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Is Sonic Youth just young at heart?

Noise Addicts

Sonic Youth should just unplug

By Gina Arnold

MY BROTHER always refers to members of that famed '60s-era Southern California band as the Beach Men. "Oh, look, it's a Beach Man," he said, when he saw Brian Wilson onstage at the Buckingham Palace bash last month. Everyone in the room immediately agreed: naming oneself something so easy for critics to mock can be a bad mistake if you plan on being in the business for the long haul.

I feel the same way about Sonic Youth, only more so. To me, they have always been Sonic Adults, playing music that, though rock-oriented, tends to ally itself with sober mature concepts like nonharmonic scales and Stockhausen. Even when I first saw Sonic Youth, they seemed old as the hills (although the members of the band were probably in their mid-20s); now, they seem positively ancient. But then, most guitar rock does these days. It's a very 20th-century concept.

Sonic Youth could have avoided sounding so dated by being ahead of their time. Alas, they haven't avoided anything except profundity. The cover of their latest CD, Murray Street, features a picture of Thurston Moore and Kim Gordon's daughter, Coco, which is sweet but kind of corny for a band that used to use images of violence and abuse, like the photo of Lung Leg that adorned EVOL. With a cover shot of their daughter indicating a possible change in point of view, you'd think that the music would have changed as well, but instead, it's exactly the same as that on EVOL and Goo.

Murray Street begins with "The Empty Page," a song that sounds almost folky, coming from them--like Sonic Youth does Wilco, only Wilco does it better. "Radical Adults Lick Godhead Style" is classic minor-key SY, complete with lots of feedback and tape loops, as well as saxophone. "Plastic Sun" is the obligatory Kim-sung song, on which she lists a litany of complaints about plastic things. The rest of the album sounds equally phoned in. It's short (seven songs in 45 minutes), and it's lazy.

Indeed, there's a number that includes the exact same chord-progression finish as "Song for Karen" on Goo. Then one notes that it's called "Karen Revisited," so apparently the reprise is intentional. Been there, done that.

Murray Street is the band's 16th album. It is the second album in a trilogy about the cultural history of lower Manhattan, although lyrically that's hard to trace unless it's simply that Sonic Youth's trademark sound is the sound of the Lower East Side circa 1984, and that sound is all we get here.

According to press material, the recording was affected by the events of Sept. 11, which caused the band to shut down its recording studio for a few weeks, since it was located in the area surrounding the World Trade Towers and was evacuated. "Sessions began again," trumpets the press release portentously, "as soon as it was legally possible. Everything was dusty but otherwise okay." Because no vehicles were allowed into the street where the studio was located, poor Sonic Youth were forced to carry their own instruments out of the studio past barricades to their vans.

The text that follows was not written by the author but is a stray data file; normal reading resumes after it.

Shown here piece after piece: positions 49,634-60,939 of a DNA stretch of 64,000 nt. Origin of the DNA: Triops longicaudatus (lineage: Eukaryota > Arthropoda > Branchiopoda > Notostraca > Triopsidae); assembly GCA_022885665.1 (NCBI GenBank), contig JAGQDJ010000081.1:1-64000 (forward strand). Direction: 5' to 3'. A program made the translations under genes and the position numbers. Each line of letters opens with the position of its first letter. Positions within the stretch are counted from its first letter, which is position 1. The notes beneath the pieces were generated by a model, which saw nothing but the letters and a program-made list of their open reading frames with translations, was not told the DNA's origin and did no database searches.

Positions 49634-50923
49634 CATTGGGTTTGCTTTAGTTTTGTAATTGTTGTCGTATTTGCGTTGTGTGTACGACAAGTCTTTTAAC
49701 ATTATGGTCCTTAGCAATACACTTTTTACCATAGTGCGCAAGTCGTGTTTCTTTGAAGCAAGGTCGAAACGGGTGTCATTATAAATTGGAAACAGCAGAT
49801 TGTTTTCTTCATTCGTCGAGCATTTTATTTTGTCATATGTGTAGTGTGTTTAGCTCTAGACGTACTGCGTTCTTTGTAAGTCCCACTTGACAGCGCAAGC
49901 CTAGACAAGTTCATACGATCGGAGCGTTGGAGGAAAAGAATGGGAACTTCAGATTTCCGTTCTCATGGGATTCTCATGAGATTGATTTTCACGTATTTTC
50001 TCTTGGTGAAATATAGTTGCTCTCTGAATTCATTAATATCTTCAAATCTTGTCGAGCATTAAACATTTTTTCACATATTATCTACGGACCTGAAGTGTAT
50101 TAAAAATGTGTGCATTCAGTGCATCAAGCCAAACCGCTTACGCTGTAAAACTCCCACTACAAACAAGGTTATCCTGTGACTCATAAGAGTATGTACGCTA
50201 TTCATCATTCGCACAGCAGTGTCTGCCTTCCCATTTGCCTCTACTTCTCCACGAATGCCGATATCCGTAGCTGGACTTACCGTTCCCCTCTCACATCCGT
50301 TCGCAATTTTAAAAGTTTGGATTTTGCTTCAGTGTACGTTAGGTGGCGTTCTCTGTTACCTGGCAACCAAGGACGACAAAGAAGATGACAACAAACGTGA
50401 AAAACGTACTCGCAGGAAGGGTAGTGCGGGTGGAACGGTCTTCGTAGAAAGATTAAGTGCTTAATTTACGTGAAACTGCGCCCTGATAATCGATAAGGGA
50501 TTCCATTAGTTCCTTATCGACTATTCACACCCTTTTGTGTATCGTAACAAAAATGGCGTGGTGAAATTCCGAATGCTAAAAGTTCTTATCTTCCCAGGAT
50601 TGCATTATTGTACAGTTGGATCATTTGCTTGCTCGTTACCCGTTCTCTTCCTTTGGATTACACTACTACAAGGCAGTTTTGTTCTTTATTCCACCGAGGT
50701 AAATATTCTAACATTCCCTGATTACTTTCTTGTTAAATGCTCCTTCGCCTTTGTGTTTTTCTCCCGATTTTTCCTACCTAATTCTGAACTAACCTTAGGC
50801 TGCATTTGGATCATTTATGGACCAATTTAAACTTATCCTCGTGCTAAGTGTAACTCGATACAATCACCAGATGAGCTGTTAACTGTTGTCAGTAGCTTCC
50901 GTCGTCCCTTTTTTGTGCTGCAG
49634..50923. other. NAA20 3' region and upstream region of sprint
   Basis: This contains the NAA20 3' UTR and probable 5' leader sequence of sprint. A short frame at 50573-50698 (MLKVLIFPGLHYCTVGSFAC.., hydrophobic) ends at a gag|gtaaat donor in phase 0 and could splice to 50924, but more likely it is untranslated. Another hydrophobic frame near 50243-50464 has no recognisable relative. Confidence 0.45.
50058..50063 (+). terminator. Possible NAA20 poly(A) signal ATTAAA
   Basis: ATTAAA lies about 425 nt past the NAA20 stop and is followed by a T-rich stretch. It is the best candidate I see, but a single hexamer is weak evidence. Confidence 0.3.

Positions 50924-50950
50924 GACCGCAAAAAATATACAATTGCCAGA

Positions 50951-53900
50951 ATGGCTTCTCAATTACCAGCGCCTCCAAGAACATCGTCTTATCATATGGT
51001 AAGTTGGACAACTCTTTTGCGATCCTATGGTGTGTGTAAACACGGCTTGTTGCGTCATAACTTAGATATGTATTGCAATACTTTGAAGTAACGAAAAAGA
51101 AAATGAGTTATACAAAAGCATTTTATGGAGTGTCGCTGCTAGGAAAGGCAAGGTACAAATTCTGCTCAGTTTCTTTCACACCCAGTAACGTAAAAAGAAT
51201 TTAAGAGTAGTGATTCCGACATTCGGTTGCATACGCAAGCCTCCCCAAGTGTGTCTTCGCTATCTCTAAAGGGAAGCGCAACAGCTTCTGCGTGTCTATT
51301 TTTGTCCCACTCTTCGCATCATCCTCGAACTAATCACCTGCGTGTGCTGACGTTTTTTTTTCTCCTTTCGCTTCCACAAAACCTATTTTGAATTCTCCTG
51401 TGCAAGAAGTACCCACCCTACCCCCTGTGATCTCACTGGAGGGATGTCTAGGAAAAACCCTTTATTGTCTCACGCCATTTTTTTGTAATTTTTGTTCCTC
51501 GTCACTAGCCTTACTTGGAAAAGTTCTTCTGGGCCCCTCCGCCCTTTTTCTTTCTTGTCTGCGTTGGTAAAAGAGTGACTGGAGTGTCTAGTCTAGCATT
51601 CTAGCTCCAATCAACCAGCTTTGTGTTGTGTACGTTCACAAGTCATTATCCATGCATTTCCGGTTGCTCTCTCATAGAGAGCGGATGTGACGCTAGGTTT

This is probably unfair of me, since it's possible Sonic Youth had nothing to do with this rather offensive press release, but it's always been that attitude of extreme solemnity surrounding all their projects that makes Sonic Youth so annoying. They're always talking about their innovation, their improv elements, even the "collectivist environment" in which their work takes place. But it seems to me that the famed de-tunings have been the same since 1981, and that the band isn't exactly known for its songwriting genius; there's never been anything you can hum or dance to.

It's true that humming and dancing are not the be-all and end-all of rock's purpose, a fact that Sonic Youth itself made clear, oh so many years ago. And yet, Sonic Youth has garnered so many accolades over the years, it only seems fair to balance the picture. Now the best that can be said about Murray Street is that it reminds me of a time when stuff like this sounded cool and new. It doesn't anymore, and the feedback endings made my baby, the only youthful person left in the house, all cranky. Maybe it's time for Sonic Youth to grow up.

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From the July 11-17, 2002 issue of Metro, Silicon Valley's Weekly Newspaper.

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